This week, the Indiana Supreme Court Justice Loretta H. Rush gave the annual State of the Judiciary Address . Chief Justice Rush’s addressed the Indiana Supreme Court’s achievements in the last year, expanding the court’s technology, improving the Court Appointed Special Advocates (CASA) program, and the courts’ impact on Indiana’s drug addiction crisis.
Over the last year, Indiana began the process of creating commercial courts to hear business disputes. The Indiana court system also has also begun the process of making court cases available online.
With an increase of children in Indiana’s welfare system, the General Assembly provided the courts with the necessary support to expand the CASA program. Rush expressed the rising number of drug cases being heard in courts and advocated for rehabilitation rather than incarceration. “We cannot afford to incarcerate or institutionalize our way out of this drug crisis,” she said.
Rush attended Purdue University and Indiana University’s Maurer School of Law. Rush served as a Superior Court 3 judge in Tippecanoe county for 14 years. While in Tippecanoe county, she helped create the county’s Court Appointed Special Advocate (CASA) program. She also helped implement a certified juvenile treatment court and initiated a 24 hour assessment center for youth. Rush was appointed to the court in 2012 and became the first female Chief Justice in 2014.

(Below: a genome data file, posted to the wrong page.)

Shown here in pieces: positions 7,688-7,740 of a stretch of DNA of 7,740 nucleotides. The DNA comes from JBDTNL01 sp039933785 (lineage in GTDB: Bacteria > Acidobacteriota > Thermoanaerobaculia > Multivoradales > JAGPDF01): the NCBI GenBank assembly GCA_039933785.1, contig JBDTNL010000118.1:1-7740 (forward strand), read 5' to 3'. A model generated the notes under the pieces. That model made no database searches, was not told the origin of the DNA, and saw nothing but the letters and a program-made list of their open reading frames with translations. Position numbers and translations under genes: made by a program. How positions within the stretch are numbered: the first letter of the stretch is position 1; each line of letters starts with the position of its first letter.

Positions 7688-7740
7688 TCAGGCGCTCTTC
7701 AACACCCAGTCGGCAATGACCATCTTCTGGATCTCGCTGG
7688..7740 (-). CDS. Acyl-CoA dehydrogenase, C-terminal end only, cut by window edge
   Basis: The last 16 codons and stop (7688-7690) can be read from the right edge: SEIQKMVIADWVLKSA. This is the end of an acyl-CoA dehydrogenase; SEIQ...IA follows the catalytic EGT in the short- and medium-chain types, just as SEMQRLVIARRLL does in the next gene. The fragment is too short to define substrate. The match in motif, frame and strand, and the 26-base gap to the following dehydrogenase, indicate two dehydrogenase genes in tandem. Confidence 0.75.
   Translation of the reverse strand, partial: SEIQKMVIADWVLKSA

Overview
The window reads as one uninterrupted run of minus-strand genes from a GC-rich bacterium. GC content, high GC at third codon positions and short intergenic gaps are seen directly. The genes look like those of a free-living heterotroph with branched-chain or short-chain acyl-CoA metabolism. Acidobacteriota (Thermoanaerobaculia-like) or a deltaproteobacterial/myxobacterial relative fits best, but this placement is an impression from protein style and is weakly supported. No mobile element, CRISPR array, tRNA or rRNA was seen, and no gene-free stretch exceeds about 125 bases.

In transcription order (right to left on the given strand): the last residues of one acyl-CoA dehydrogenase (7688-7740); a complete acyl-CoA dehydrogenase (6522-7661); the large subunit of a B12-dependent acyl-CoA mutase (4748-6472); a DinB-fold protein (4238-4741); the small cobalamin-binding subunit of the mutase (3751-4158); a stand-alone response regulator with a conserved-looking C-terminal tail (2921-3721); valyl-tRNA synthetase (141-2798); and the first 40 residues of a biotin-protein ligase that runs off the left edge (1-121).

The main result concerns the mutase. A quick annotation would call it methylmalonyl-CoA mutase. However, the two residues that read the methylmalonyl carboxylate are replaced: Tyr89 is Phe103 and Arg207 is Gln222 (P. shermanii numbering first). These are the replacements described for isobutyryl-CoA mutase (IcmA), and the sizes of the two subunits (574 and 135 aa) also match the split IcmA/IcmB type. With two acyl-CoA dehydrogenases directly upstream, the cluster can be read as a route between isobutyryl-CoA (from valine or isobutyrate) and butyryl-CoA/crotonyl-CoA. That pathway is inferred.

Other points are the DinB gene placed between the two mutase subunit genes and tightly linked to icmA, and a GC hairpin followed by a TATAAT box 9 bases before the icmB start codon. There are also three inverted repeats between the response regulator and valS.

The Supreme Court of Indiana was established in the State Constitution in 1816. The Court’s first significant decisions in the 1820s prohibited slavery and involuntary servitude. The court is comprised of one Chief Justice and four other judges, who are initially nominated by the Governor but accepted or rejected by citizens on the ballot. Associate judges include Brent Dickson, Robert Rucker, Steven H. David, and Mark S. Massa.
In the past, Indiana’s Supreme Court has undergone several changes since the original Constitution. In 1850, the Constitutional Convention changed the rules for the Supreme Court so that citizens could confirm Justice nominations. For every electoral confirmation, judges have one 10 year term. If a judge is rejected in the election, the governor has to choose a new judge from the list created by the Judicial Nominating Commission.
Changes to the Constitution in 1881 established the Supreme Court Commissioners to assist the judges with their increasing caseload. However the establishment of the Court of Appeals of Indiana in 1970 significantly lessened the caseload of the Supreme Court.
From July 2014 to the end of June 2015, Indiana’s Supreme Court Justices received a total of 945 cases, disposed 977 cases, heard 62 oral arguments, and handed down 100 majority opinions.